Photo of boxes of chocolate truffles

Adapting to the “Chocapocalypse” with New Cocoa Machinery

While the spike in cocoa prices was largely unexpected, and prices continue to be high, currently at $8,500 per ton, Eli is determined to keep Bisou in operation. 

In some ways, small-batch artisan chocolate makers are less jolted by the price changes; Bisou has already been paying up to 10 times the industry standard to ensure that farmers receive a fair price. “While we pay premiums to our amazing farmers that are above even these record highs, a trickle down effect has suddenly put our livelihood in peril,” says Eli.

The unattainable prices for cocoa butter, essential to Bisou’s operations, are a possible existential threat to their business, he explains. He adds that “operating without access to cocoa butter is out of the question.” In response to this “pricing out” of the cocoa butter market, Eli and Tracy are fundraising to purchase their own cocoa press, a machine that would enable them to make their own cocoa butter in-house.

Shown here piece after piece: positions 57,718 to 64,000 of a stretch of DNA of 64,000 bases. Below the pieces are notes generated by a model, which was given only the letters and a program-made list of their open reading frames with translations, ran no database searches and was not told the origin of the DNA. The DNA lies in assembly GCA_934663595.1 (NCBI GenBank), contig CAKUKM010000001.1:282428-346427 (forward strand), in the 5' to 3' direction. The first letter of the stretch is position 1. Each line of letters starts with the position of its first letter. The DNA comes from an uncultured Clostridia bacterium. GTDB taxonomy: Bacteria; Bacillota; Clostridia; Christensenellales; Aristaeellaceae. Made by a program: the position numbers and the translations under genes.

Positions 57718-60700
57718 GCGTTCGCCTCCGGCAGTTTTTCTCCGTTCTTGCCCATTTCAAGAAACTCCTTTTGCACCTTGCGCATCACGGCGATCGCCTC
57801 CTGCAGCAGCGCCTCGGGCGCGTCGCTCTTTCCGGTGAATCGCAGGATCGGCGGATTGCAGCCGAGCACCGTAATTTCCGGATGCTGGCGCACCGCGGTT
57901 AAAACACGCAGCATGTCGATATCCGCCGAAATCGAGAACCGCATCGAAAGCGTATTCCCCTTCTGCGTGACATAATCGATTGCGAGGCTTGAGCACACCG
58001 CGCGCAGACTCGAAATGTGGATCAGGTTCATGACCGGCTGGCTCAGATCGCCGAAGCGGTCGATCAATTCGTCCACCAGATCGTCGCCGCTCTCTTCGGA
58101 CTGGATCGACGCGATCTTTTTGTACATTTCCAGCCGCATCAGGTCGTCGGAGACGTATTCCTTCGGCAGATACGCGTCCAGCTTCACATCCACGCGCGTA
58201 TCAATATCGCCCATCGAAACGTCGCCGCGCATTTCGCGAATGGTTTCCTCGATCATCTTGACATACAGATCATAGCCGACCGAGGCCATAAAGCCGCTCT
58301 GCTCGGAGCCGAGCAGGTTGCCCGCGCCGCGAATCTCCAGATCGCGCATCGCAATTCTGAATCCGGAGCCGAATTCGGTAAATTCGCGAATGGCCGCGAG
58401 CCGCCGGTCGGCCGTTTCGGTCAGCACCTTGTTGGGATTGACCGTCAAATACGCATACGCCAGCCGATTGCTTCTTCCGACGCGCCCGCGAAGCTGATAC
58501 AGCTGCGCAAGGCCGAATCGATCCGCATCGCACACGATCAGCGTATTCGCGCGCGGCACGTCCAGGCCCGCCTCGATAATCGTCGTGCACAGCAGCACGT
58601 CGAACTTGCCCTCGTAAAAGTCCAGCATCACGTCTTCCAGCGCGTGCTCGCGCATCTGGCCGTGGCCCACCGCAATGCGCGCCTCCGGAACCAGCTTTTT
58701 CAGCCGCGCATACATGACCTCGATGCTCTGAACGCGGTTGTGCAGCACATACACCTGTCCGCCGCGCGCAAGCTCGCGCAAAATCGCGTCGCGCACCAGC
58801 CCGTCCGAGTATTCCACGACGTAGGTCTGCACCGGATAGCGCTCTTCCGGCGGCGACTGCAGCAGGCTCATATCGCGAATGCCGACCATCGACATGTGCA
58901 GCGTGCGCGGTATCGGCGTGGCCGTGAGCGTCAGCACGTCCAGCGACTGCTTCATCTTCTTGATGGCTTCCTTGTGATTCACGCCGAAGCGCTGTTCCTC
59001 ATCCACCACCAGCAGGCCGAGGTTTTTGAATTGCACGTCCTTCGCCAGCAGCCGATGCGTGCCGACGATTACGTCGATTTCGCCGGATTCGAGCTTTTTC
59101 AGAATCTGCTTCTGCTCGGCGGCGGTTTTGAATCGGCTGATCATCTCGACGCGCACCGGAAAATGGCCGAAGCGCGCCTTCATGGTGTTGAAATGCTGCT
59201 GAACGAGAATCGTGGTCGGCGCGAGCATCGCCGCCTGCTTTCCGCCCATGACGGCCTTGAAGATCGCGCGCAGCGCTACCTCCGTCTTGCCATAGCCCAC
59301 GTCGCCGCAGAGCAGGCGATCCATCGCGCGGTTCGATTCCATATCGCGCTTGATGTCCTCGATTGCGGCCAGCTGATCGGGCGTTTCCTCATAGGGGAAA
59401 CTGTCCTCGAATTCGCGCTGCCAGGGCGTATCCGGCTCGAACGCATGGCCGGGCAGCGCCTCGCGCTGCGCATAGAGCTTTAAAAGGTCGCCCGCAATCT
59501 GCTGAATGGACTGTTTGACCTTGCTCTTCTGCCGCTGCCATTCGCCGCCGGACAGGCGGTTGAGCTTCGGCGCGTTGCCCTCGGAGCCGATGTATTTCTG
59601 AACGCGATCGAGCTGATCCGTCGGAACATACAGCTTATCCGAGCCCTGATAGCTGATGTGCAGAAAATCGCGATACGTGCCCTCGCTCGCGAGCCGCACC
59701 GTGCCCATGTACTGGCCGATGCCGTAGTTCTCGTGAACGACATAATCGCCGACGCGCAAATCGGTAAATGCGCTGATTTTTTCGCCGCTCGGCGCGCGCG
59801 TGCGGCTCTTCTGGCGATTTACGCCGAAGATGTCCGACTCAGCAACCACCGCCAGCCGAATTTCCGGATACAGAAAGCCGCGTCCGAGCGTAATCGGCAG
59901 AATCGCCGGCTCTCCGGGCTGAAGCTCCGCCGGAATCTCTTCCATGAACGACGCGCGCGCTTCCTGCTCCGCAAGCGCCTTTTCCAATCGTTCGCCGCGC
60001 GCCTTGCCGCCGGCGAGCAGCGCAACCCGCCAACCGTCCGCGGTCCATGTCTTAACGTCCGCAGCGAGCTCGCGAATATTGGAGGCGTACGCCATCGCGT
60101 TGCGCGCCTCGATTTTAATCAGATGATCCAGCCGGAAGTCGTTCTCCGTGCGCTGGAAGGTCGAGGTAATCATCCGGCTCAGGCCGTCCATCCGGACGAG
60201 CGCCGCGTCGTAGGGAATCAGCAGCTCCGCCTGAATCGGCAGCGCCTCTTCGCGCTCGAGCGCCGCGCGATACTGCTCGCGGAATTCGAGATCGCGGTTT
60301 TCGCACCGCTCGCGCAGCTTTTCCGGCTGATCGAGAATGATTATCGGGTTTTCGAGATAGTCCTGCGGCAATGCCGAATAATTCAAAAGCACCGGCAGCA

“We have raised our prices twice now, but we had never raised them before. Making more of our product from the raw material is going to actually save us money in the end,” says Eli. Bisou could use their cocoa butter for all of their confections and possibly offer it alongside their other retail products in their Berkeley shop as well as provide it at an affordable price for other local businesses. 

“The history of Bisou has been one of adapting to changes in the market. This might be the biggest change we’ve had to adapt to, but I think we can survive,” says Eli.

Support Bisou Chocolate at the Ferry Plaza Farmers Market on Saturday, and consider donating to their GoFundMe campaign for a cocoa press.